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Re: Installer UI advices

From: M. Uli Kusterer
Subject: Re: Installer UI advices
Date: Sat, 12 Mar 2005 08:11:54 +0100

At 23:39 Uhr -0500 11.03.2005, Jeremy Tregunna wrote:
Because Unix (and Unix-like systems) have a certain filesystem hierarchy that they're bound to. For sake of simplicity (in developing said systems) it's generally easier to go with convention, then trying to implement something completely different, that may or may not be more intuitive to the user. Millions of us have "grown up" with the way this is done, and having it done any other way would just seem silly (as you have just pointed out)... It's a matter of perspective.

Just to put another (slightly polemic) spin on this: By this rationale, since everybody grew up with Windows, we should just let them use Windows, because they know that best. They have "grown up" doing that, and having that done any other way would just seem silly.

The whole point in GNUstep is that, back in the 90s, a charismatic if slightly hard-to-handle ex-Apple-co-founder assembled some promising students around him and created an operating system that did lots of odd things neither Windows nor MacOS did at the time. And then, later, some people used this system and realized it was so much more convenient for them, and helped them make so much more effective use of their time, and when it went under they said: "I want to create something like that again, because I can't stand using anything less anymore.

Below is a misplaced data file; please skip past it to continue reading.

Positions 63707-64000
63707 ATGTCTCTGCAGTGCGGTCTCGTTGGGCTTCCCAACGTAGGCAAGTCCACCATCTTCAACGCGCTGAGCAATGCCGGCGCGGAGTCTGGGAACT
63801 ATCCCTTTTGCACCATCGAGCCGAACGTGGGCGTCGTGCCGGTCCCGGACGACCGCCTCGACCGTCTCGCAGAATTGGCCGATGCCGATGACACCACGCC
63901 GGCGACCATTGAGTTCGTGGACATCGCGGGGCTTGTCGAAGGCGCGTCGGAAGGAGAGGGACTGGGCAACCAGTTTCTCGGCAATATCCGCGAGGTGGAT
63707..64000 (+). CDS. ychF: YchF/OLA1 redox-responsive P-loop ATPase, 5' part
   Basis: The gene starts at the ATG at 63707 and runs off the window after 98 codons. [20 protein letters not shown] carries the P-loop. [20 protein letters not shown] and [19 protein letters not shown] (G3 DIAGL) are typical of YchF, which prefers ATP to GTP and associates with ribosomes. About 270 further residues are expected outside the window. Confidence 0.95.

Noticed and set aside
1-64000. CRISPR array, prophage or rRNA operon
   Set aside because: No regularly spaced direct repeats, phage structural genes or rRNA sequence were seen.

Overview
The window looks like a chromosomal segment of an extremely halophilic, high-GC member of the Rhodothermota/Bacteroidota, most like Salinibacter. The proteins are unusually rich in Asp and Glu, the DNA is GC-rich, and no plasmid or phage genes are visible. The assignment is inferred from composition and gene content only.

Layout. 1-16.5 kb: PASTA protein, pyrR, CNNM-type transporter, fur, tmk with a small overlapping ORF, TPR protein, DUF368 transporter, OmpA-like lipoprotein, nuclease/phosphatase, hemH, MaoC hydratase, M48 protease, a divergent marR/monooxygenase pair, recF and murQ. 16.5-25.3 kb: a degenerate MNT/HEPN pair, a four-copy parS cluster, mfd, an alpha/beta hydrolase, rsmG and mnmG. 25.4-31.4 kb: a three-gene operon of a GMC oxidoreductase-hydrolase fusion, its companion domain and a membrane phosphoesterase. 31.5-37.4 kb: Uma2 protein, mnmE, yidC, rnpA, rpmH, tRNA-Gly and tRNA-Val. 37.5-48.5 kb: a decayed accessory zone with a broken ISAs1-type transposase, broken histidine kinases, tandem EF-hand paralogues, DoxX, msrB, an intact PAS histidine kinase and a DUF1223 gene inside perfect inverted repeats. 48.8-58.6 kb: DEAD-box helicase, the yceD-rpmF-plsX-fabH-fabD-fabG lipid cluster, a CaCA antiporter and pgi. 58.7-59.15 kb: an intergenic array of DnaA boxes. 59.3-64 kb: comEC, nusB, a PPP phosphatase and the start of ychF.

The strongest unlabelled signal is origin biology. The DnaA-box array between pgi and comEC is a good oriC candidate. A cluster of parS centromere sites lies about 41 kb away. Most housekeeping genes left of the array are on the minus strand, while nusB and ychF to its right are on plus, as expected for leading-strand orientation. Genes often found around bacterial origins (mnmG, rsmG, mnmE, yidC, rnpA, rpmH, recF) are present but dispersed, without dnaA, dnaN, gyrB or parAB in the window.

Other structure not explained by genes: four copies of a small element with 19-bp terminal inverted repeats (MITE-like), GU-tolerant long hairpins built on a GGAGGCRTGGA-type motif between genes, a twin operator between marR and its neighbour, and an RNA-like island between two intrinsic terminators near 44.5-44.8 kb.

The main problem the Mac and NeXT were/are facing is that Windows, KDE, GNOME and all the other desktops these days look exactly like them on the surface. Only once you've used them you notice how much better they are. Before that, when you're mucking around with MFC, Qt and PowerPlant, you think any improvements can only be superficial and aren't wort the expenses.

This is mindset of the typical user. Put the power in their hands to do what they want with their computer, and don't make the computer invade into their lives and space.

Then you run into problems with user X having files in location /foo/bar, while user Y and Z may have them in /my/gosh/my/files/are/so/organized. However, 40 thousand other users may have 40 thousand other different places to put the same files, it makes for hell.

Not necessarily. Remember, many computers are used by only a few people. Everyone who spends a lot of time on their computer usually has a computer of their own these days, and probably would have only one user account set up if their computer didn't come configured with several accounts out of the box, like root, an admin account, the www account and who-knows-what-else. I certainly never log into any but my own main account.